Cleaning Your Grease Trap

Restaurants, cafeterias, and fast food chains usually have efficient plumbing systems that allow easy disposal of waste products. However, the excessive amount of oil and grease that come from all the frying, dish washing and cleaning can clog up the drain and hinder the flow of wastes in the plumbing system.

A Social Responsibility
When hardened grease and oil obstruct water flow in the drainage system, the whole municipal sewer could get affected. Clogged drains block water from flowing freely. With water stuck within the system, the possibility of flooding or sewage backup is higher. This creates a domino effect—when one system is congested, all the others are likely to follow.

Many homes and businesses are going to be affected, which means everyone else will have to clean up their drainage systems. That does not only cost a lot of money, but it brings a lot of headache as well. Food establishments should have an efficient grease trap installed within their business premises to ensure that sewer lines are not plugged. A grease trap is a chambered box that filters out oil and grease. Ensuring that all plumbing lines are clear is a social responsibility that everyone must share to prevent nuisances from happening.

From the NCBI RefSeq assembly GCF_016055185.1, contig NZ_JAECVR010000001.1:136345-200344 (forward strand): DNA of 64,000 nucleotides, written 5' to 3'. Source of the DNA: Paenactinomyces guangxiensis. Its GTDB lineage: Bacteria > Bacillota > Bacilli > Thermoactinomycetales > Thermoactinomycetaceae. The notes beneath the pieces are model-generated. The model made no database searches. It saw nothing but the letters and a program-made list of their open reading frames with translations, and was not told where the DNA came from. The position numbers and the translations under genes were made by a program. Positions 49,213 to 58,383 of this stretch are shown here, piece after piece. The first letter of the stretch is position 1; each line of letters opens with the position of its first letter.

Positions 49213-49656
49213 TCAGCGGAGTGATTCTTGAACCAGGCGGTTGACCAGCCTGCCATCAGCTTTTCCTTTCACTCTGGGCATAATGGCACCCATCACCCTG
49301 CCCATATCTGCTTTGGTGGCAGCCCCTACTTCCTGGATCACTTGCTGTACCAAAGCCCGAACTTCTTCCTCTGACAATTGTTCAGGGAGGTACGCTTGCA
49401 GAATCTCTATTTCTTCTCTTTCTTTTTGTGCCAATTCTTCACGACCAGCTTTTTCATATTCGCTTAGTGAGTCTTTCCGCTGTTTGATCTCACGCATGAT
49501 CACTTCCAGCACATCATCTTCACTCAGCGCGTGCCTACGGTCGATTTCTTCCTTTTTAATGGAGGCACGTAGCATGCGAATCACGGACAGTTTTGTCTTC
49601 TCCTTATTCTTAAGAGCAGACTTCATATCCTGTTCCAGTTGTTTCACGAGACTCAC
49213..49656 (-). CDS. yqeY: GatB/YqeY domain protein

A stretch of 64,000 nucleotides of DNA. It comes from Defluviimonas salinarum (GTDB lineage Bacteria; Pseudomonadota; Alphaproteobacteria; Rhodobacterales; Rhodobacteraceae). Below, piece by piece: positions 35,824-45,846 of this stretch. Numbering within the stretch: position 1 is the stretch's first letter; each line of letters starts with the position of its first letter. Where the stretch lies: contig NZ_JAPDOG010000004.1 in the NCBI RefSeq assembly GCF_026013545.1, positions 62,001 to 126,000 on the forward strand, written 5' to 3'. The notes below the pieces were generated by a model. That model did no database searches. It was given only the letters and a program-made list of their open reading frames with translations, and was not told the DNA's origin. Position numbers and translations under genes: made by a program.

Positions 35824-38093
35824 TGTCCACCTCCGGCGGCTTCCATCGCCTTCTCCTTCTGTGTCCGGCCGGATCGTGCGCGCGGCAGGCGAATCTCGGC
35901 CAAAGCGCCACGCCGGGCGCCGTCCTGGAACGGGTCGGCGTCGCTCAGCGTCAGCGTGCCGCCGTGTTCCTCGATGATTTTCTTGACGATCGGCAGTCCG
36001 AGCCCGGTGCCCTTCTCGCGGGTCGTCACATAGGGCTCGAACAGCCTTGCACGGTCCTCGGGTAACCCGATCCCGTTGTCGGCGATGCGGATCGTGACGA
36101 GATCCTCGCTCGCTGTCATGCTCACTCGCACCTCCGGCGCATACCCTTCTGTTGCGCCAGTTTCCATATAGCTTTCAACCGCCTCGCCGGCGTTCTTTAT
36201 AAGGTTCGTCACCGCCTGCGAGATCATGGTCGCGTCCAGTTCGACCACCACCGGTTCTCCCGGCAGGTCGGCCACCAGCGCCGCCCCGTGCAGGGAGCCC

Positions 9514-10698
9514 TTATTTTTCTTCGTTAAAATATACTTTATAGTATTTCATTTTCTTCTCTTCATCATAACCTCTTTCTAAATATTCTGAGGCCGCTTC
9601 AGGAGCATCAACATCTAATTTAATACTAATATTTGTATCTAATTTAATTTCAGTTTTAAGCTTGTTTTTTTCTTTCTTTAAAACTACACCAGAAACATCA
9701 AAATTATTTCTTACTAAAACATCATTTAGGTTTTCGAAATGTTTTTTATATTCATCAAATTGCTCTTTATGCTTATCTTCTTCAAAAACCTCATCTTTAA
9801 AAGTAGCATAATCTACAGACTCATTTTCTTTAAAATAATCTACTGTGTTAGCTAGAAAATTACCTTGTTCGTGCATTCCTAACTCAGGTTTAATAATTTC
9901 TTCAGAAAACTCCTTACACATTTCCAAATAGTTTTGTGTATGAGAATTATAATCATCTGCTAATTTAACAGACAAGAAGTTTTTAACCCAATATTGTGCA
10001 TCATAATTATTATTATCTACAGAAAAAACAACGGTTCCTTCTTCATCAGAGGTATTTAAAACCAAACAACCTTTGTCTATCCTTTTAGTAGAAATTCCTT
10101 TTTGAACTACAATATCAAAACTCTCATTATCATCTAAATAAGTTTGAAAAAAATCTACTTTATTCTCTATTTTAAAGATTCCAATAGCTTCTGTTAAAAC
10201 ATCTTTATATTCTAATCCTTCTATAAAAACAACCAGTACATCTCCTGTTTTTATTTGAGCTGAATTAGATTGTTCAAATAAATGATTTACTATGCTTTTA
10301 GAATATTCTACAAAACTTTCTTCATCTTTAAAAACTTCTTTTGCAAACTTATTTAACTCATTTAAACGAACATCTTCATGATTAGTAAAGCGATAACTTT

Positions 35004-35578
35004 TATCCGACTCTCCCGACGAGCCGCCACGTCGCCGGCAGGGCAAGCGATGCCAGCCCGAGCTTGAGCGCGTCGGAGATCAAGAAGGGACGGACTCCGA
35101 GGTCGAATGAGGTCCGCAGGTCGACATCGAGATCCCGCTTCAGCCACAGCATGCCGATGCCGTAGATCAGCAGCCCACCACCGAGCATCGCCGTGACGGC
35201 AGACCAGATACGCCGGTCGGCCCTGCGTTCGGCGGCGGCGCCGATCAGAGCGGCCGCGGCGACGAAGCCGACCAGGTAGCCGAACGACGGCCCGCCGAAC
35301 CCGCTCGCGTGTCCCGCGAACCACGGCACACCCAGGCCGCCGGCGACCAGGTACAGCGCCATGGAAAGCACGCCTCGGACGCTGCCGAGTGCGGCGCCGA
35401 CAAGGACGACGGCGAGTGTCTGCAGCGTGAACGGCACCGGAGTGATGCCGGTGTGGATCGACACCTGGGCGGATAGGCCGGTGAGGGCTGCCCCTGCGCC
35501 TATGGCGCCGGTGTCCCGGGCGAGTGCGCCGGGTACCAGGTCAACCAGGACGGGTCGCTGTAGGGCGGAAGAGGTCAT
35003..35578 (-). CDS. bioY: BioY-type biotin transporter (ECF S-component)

Grease Trap Installation and Cleaning Frequency
All food establishments are required to have grease traps installed within their premises. Households and businesses with Waste Discharge Permits are exempted from the rule.

The size of the grease trap of interceptor varies according to the discharge rate of each establishment. Automatic dishwashers, exhaust hoods and pre-rinse sinks can all be connected to a grease trap to prevent blubber from blocking the drainage pipes.

The number of clean-outs required depends on how big the interceptor is. A 75-gallon grease trap should be cleaned every two weeks. Although a bigger grease interceptor is more expensive, it makes sense to install a sizable one to catch all grease from the kitchen.

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